Interferon gamma-Producing Th17 Subsets: Major Contributors to "Th1" Diseases?

Sponsor: NIH National Institute of Allergy and Infectious Disease

Location(s): United States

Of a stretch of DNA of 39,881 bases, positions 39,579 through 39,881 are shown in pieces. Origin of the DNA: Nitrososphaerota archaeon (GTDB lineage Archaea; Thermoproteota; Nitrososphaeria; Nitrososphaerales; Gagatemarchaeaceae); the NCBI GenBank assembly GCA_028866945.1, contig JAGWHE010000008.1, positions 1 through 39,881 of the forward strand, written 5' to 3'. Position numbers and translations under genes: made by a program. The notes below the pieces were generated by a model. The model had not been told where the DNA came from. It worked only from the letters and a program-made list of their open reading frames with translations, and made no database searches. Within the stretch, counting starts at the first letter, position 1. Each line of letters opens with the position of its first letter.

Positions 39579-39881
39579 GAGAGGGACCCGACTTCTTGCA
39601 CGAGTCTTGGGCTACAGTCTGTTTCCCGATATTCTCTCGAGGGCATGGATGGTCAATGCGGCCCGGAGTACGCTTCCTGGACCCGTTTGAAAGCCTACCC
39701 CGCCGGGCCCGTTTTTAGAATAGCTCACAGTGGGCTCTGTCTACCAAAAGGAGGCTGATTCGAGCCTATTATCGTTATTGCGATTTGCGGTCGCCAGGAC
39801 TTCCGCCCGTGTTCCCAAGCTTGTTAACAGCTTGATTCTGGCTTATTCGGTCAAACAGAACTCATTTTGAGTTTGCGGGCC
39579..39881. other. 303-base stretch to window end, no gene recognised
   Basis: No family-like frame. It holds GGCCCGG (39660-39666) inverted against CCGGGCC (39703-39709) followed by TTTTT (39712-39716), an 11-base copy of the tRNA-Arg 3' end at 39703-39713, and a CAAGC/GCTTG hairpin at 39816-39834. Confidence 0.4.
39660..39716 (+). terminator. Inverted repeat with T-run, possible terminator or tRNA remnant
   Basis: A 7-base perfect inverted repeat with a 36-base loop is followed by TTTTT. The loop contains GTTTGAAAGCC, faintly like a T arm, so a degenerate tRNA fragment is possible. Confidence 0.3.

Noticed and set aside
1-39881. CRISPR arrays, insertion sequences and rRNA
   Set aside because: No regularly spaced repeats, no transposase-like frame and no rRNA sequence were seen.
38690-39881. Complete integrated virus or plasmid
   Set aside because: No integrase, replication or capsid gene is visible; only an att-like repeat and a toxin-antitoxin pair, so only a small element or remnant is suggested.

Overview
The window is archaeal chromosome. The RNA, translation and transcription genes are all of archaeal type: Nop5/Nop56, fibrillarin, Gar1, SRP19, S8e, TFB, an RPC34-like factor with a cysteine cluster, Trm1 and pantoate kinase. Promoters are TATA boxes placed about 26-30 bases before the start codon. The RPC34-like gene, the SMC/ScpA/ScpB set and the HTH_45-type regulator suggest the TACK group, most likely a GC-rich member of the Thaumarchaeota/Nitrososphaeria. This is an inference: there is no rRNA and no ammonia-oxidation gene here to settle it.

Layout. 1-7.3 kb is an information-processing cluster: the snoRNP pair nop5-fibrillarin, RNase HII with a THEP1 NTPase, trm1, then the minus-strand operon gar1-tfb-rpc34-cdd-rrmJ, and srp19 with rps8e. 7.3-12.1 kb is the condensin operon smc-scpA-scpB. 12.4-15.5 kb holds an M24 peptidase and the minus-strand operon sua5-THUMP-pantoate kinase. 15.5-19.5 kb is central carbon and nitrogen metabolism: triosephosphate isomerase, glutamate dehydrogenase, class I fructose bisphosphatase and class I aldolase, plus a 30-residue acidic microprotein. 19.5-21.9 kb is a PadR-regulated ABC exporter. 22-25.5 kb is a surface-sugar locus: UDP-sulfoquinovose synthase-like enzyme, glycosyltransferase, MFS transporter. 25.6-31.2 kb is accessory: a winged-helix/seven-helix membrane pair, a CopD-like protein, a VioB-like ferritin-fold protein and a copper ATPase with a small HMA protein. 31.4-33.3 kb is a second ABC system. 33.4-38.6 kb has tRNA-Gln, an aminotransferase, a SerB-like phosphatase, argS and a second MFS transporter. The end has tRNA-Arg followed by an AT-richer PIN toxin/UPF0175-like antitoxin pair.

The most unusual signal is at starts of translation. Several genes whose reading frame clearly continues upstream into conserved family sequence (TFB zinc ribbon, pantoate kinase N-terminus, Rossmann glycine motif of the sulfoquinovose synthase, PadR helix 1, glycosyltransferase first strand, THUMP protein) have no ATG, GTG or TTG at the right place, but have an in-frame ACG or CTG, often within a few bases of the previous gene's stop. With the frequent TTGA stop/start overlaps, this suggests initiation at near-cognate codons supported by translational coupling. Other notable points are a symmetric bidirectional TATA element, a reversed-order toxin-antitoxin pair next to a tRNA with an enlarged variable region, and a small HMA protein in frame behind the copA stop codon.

We have recently discovered in two separate cohorts that the most prevalent immune cells producing interferonγ (IFNγ) in pulmonary sarcoidosis lung lavage are not Th1 cells but another cell which has been identified as a highly pathogenic subset of Th17 cells, called Th17.1, due to their enhanced ability to produce IFNγ among other functions. These findings challenge the Th1 paradigm that has held sway in sarcoidosis since the invention of research bronchoscopy. But more importantly, our findings have the ability to shift the research focus to these Th17.1 cells, about which we know little of their pathogenic traits and functional differences compared to Th17 cells in sarcoidosis. The literature suggests that Th17.1 cells appear to be derived from classically polarized Th17 cells which are highly “plastic” and can be stimulated to turn on Th1-related signaling pathways by proinflammatory cytokines such as IL-12. Th17.1 cells in sarcoidosis do not appear to share proliferative defects as documented for Th17 cells. We also know from Crohn's disease that Th17.1 cells exhibit corticosteroid resistance. In our data, we found a trend in correlation between worsening lung function (FEV1 % predicted) with increasing percentage of Th17.1 cells. This suggests that Th17.1 cells in sarcoidosis may contribute to disease severity but cellular mechanisms have not been explored. In addition, another distinct subset of Th17 linage cells have been identified in published studies and are called “Th17- derived Th1 cells”. These cells are thought to be even more polarized towards a Th1 phenotype than Th17.1 cells due to their loss of IL-17A secretion and marked production of IFNγ. Thus, our finding of high frequencies of Th17.1 cells in sarcoidosis raises the question of whether the cells we have long termed “Th1” in sarcoidosis could actually instead belong to this Th17-derived Th1 subset. Therefore, we hypothesize that Th17 cells are plastic and their biologic phenotype exists in a continuum from Th17→Th17.1→Th17-derived Th1 cells in the milieu of polarizing cytokines IL-12 and IFNγ found in sarcoidosis. These polarized Th17 cells have pathogenic potential to promote sarcoidal inflammation and cause progressive disease. Thus, we propose to interrogate the proliferative capacity and related functions of Th17 vs Th17.1 cells in sarcoidosis compared healthy controls and asthmatics. We will also use flow cytometry and CyTOF methods to measure the range of Th17 subsets and their ability to resist corticosteroid effects.